− | * | + | *Chapter 1.1 of ''International Tables for Crystallography, Volume C'' |

− | * | + | *Chapter 1.1.2 of ''International Tables for Crystallography, Volume D'' |

[[Category:Fundamental crystallography]] | [[Category:Fundamental crystallography]] |

## Latest revision as of 16:50, 17 November 2017

Espace réciproque (*Fr*). Reziproker Raum (*Ge*). Spazio reciproco (*It*). 逆空間 (*Ja*). Espacio recíproco (*Sp*).

## Definition

The basis vectors **a***, **b***, **c*** of the reciprocal space are related to the basis vectors **a**, **b**, **c** of the direct space (or crystal space) through either of the following two equivalent sets of relations:

(1)

**a***. **a** = 1; **b***. **b** = 1; **c***. **c** = 1;

**a***. **b** = 0; **a***. **c** = 0; **b***. **a** = 0; **b***. **c** = 0; **c***. **a** = 0; **c***. **b** = 0.

(2)

**a*** = (**b** × **c**)/ (**a**, **b**, **c**);

**b*** = (**c** × **a**)/ (**a**, **b**, **c**);

**c*** = (**b** × **c**)/ (**a**, **b**, **c**);

where (**b** × **c**) is the vector product of basis vectors **b** and **c** and (**a**, **b**, **c**) = *V* is the triple scalar product of basis vectors **a**, **b** and **c** and is equal to the volume *V* of the cell constructed on the vectors **a**, **b** and **c**.

The reciprocal and direct spaces are reciprocal of one another, that is the reciprocal space associated to the reciprocal space is the direct space. They are related by a Fourier transform and the reciprocal space is also called *Fourier space* or *phase space*.

The **vector product** of two direct space vectors, [math]{\bold r_1} = u_1 {\bold a} + v_1 {\bold b} + w_1 {\bold c}[/math] and [math]{\bold r_2} = u_2 {\bold a} + v_2 {\bold b} + w_2 {\bold c}[/math] is a reciprocal space vector,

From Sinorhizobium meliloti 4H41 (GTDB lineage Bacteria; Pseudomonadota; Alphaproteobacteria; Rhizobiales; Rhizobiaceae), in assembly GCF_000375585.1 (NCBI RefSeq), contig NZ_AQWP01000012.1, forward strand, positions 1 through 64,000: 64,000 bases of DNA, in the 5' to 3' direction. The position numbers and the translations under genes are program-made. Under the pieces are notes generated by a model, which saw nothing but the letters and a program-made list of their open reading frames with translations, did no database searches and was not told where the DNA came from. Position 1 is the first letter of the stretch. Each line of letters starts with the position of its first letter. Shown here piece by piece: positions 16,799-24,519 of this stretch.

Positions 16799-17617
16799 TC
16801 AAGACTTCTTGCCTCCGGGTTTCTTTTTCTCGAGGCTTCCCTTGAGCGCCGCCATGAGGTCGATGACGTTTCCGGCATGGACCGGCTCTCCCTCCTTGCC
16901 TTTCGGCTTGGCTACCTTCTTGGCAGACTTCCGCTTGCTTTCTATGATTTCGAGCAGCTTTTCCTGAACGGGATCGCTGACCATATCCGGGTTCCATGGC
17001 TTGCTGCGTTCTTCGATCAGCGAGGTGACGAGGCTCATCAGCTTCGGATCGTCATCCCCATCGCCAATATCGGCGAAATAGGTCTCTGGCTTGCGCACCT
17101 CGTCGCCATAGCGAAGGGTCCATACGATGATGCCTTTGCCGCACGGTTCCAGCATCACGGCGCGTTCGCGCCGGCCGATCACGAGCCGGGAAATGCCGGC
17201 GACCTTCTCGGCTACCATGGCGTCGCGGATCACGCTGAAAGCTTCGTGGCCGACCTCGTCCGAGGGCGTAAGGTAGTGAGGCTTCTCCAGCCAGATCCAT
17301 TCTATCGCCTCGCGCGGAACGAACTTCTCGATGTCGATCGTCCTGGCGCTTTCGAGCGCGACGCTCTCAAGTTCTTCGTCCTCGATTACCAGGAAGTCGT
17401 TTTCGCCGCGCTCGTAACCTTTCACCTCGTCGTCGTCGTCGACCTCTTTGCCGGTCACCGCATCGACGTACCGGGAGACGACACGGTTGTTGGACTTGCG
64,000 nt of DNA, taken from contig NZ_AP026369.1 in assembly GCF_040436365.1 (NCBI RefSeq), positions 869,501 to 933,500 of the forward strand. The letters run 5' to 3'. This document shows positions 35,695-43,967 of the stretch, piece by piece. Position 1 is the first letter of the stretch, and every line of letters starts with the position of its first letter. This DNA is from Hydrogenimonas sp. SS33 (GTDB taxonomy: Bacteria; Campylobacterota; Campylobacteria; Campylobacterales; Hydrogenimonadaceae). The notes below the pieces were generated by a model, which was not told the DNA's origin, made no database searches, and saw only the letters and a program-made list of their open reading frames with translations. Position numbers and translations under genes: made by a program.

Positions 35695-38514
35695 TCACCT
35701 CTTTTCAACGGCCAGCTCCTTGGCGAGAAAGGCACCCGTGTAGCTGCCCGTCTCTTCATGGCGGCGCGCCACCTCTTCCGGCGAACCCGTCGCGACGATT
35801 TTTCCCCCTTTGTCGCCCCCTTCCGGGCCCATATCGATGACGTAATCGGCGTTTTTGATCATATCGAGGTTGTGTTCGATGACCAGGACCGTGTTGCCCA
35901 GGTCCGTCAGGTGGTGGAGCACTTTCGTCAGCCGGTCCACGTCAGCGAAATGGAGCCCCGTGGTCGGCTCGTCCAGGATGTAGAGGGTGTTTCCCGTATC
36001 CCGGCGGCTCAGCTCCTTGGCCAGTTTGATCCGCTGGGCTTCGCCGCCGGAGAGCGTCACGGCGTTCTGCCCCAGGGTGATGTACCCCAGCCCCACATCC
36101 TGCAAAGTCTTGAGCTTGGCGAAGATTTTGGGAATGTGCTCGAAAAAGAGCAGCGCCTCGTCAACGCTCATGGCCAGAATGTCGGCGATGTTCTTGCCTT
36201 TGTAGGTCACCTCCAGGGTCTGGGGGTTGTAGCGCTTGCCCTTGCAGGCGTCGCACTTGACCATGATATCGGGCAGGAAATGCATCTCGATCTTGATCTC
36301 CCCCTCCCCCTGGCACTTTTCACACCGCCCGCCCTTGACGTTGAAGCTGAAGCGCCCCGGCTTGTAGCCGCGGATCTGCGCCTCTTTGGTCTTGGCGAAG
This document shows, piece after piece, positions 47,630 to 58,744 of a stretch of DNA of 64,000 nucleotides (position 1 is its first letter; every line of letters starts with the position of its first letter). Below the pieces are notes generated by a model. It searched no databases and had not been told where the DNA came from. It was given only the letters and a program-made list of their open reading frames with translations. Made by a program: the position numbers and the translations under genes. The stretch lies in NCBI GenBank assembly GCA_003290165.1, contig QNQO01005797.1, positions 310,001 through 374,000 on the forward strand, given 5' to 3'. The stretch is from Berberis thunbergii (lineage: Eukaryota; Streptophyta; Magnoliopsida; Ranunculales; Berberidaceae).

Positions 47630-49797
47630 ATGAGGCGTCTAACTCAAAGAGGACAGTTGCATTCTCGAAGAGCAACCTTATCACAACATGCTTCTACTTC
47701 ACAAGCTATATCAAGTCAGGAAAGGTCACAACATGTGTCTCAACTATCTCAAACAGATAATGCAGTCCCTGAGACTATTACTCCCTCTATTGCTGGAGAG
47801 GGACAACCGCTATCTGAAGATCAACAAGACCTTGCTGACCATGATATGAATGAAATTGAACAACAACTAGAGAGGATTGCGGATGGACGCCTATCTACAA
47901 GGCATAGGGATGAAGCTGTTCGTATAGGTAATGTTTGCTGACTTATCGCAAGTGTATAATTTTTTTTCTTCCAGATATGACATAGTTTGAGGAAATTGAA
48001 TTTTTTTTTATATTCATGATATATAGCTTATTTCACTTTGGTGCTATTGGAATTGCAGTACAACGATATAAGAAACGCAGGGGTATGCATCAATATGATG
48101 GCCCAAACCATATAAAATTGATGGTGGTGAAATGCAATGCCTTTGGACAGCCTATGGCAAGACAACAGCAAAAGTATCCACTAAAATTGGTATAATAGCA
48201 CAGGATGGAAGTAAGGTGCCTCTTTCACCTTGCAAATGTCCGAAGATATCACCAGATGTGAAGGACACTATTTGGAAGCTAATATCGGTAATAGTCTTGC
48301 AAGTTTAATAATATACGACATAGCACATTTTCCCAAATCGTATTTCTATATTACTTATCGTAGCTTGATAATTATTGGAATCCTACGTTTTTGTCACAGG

[math] {\bold r*} = {\bold r_1} \times {\bold r_2} = V (v_1 w_2 - v_2 w_1) {\bold a*} + V (w_1 u_2 - w_2 u_1) {\bold b*} + V (u_1 v_2 - u_2 v_1) {\bold c*}. [/math]

Reciprocally, the vector product of two reciprocal vectors is a direct space vector.

As a consequence of the set of definitions (1), the **scalar product** of a direct space vector **r** = *u* **a** + *v* **b** + *w* **c**
by a reciprocal space vector **r*** = *h* **a*** + *k* **b*** + *l* **c*** is simply:

**r** . **r*** = *uh* + *vk* +*wl*.

In a **coordinate system change**, the coordinates of a vector in reciprocal space transform like the basis vectors in direct space and are called for that reason *covariant*. The vectors in reciprocal space transform like the coordinates in direct space and are called *contravariant*.

## Geometrical relationships

The **volume** *V** = (**a***, **b***, **c***) of the cell constructed on the reciprocal vectors **a***, **b*** and **c*** is equal to 1/*V*.

The **lengths** *a**, *b**, *c** of the reciprocal basis vectors and the **angles**, α*, β*, γ*, between the pairs of reciprocal vectors (**b***, **c***), (**c***, **a***), (**a***, **b***), are related to the corresponding lengths and angles for the direct basis vectors through the following relations:

*a** = *b* *c* sin α/*V*; *b** = *c* *a* sin β/*V*; *c** = *a* *b* sin γ/*V*;

cos α* = (cos βcos γ - cos α)/(sin β sin γ);

cos β* = (cos γcos α - cos β)/(sin γ sin α);

cos γ* = (cos αcos β - cos γ)/(sin α sin β).

## History

The notion of reciprocal vectors was introduced in vector analysis by J. W. Gibbs [(1881). *Elements of Vector Analysis, arranged for the Use of Students in Physics*. Yale University, New Haven].

## See also

- Reciprocal lattice
*The Reciprocal Lattice*(Teaching Pamphlet No. 4 of the International Union of Crystallography)- Chapter 1.1 of
*International Tables for Crystallography, Volume B* - Chapter 1.1 of
*International Tables for Crystallography, Volume C* - Chapter 1.1.2 of
*International Tables for Crystallography, Volume D*